Wednesday, 27 December 2017
Does size really matter? Investigating cognitive differences in spatial memory ability based on size in domestic dogs.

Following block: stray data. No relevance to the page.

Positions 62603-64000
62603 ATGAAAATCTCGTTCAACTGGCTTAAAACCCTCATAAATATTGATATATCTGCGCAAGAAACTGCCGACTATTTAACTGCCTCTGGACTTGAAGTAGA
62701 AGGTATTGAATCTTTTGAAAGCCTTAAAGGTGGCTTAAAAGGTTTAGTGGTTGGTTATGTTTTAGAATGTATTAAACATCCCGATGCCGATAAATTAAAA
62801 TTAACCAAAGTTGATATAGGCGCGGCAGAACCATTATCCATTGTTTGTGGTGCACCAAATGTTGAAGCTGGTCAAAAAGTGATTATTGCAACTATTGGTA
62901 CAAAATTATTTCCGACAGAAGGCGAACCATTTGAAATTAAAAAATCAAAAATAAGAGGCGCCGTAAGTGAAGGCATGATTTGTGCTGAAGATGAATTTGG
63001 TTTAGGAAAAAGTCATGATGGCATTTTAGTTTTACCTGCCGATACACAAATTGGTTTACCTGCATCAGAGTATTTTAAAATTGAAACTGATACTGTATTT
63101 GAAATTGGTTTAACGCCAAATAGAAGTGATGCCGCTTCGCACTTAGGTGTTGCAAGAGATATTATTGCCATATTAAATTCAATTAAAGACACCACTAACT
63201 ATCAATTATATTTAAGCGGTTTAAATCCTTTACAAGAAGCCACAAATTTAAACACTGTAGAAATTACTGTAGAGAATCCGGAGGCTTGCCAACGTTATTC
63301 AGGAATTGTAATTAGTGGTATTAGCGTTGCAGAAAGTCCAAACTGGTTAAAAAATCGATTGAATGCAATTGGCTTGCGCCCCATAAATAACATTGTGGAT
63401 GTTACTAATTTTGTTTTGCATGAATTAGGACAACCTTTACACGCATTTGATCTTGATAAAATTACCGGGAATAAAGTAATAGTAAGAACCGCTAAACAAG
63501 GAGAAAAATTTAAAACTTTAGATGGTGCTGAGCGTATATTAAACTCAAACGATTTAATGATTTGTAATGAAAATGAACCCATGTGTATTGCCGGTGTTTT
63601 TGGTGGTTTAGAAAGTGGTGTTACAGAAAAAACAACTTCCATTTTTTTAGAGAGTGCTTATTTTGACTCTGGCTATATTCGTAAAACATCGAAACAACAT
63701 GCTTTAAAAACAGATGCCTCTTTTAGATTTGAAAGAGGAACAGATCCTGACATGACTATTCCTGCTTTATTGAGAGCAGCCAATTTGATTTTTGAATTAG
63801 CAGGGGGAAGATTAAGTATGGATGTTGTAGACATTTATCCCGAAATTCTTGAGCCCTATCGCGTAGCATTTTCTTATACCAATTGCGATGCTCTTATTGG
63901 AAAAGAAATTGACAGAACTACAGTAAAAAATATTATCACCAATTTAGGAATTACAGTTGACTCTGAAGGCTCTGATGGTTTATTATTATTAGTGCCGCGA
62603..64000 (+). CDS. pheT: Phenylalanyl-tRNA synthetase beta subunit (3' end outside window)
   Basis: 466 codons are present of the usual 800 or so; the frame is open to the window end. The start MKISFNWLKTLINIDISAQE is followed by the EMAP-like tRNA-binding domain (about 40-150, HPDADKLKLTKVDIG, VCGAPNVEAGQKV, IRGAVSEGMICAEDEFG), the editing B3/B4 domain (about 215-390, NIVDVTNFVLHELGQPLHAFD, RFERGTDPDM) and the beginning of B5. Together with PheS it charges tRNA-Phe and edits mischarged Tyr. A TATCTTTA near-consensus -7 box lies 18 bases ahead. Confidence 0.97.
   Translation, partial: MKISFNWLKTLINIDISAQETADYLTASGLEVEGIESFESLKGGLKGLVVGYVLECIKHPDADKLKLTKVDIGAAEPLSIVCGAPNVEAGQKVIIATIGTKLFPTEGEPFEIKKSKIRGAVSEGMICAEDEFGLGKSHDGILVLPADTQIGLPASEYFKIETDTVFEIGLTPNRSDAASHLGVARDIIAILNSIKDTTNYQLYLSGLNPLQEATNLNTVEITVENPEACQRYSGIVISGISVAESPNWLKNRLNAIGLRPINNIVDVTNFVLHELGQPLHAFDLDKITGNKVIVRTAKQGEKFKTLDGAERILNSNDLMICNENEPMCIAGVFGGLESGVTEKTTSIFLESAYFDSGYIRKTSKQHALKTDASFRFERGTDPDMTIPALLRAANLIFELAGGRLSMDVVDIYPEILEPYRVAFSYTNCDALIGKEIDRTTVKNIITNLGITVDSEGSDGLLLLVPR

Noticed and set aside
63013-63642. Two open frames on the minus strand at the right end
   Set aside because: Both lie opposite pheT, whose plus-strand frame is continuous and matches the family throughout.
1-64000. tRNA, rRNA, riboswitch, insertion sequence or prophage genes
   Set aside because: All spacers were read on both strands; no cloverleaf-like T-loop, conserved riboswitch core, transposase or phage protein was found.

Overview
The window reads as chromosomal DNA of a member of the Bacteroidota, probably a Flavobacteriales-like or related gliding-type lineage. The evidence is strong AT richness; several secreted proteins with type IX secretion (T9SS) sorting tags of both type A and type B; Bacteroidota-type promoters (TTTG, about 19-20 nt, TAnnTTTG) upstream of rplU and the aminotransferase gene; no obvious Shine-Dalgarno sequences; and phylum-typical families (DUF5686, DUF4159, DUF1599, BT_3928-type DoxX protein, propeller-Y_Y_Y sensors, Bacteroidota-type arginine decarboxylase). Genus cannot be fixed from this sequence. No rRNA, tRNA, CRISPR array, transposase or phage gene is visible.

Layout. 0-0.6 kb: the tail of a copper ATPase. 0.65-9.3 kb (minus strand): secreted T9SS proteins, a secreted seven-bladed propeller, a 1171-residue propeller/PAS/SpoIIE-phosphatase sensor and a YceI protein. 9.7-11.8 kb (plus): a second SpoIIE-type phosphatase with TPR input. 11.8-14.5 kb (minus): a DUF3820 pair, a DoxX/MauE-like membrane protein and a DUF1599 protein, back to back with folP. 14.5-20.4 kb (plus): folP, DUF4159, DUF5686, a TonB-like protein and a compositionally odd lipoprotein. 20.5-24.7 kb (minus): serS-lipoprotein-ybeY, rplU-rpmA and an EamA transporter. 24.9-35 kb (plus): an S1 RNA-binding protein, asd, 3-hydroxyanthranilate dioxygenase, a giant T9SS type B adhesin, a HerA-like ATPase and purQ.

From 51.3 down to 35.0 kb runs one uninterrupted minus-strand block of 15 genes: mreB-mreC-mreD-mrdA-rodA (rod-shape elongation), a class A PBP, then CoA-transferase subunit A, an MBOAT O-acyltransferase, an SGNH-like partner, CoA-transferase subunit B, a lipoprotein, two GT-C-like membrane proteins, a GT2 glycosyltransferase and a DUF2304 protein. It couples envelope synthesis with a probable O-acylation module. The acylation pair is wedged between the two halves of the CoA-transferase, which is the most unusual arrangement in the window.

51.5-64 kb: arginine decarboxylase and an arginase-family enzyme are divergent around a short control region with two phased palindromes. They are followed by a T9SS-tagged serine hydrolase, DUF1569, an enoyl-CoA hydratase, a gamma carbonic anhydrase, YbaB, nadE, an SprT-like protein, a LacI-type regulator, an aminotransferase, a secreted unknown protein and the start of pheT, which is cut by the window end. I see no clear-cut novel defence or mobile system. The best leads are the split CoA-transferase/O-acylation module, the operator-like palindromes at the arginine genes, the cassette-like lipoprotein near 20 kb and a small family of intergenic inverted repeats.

Behav Processes. 2017 May;138:7-14. doi: 10.1016/j.beproc.2017.01.012. Epub 2017 Jan 22. Broadway MS1, Samuelson MM2, Christopher JL2, Jett SE2, Lyn H2. Author information 1 The University of Southern Mississippi,730 East Beach Blvd., Long Beach, MS 39560, United States. Electronic address: email@example.com. 2 The University of Southern Mississippi,730 East Beach Blvd., Long Beach, MS 39560, United States. Abstract The study of canine cognition can be useful in understanding the selective pressures affecting cognitive abilities. Dogs have undergone intensive artificial selection yielding distinctive breeds, which differ both phenotypically and behaviorally and no other species has a wider range in brain size. As brain size has long been hypothesized to relate to cognitive capacity, this species offers a useful model to further explore this relationship. The influence of physical size on canine cognition has not been thoroughly addressed, despite the fact that large dogs are often perceived to be 'smarter' than small dogs. To date, this preconception has only recently been addressed and supported in one study comparing large and small dogs in a social cognition task, where large dogs outperformed small dogs in a pointing choice task. We assessed large and small dogs using a series of spatial cognition tasks and detected no differences between the two groups. Further research is needed to clarify why our results failed to compliment previous findings. It is possible that differences found in social cognition tasks may not be due to differences in size, rather they may be based on other factors such as methodology, prior training experience, or past experience with humans in general. KEYWORDS: Breed; Domestic dog; Intelligence; Spatial reasoning PMID: 28119017 DOI: 10.1016/j.beproc.2017.01.012 [Indexed for MEDLINE]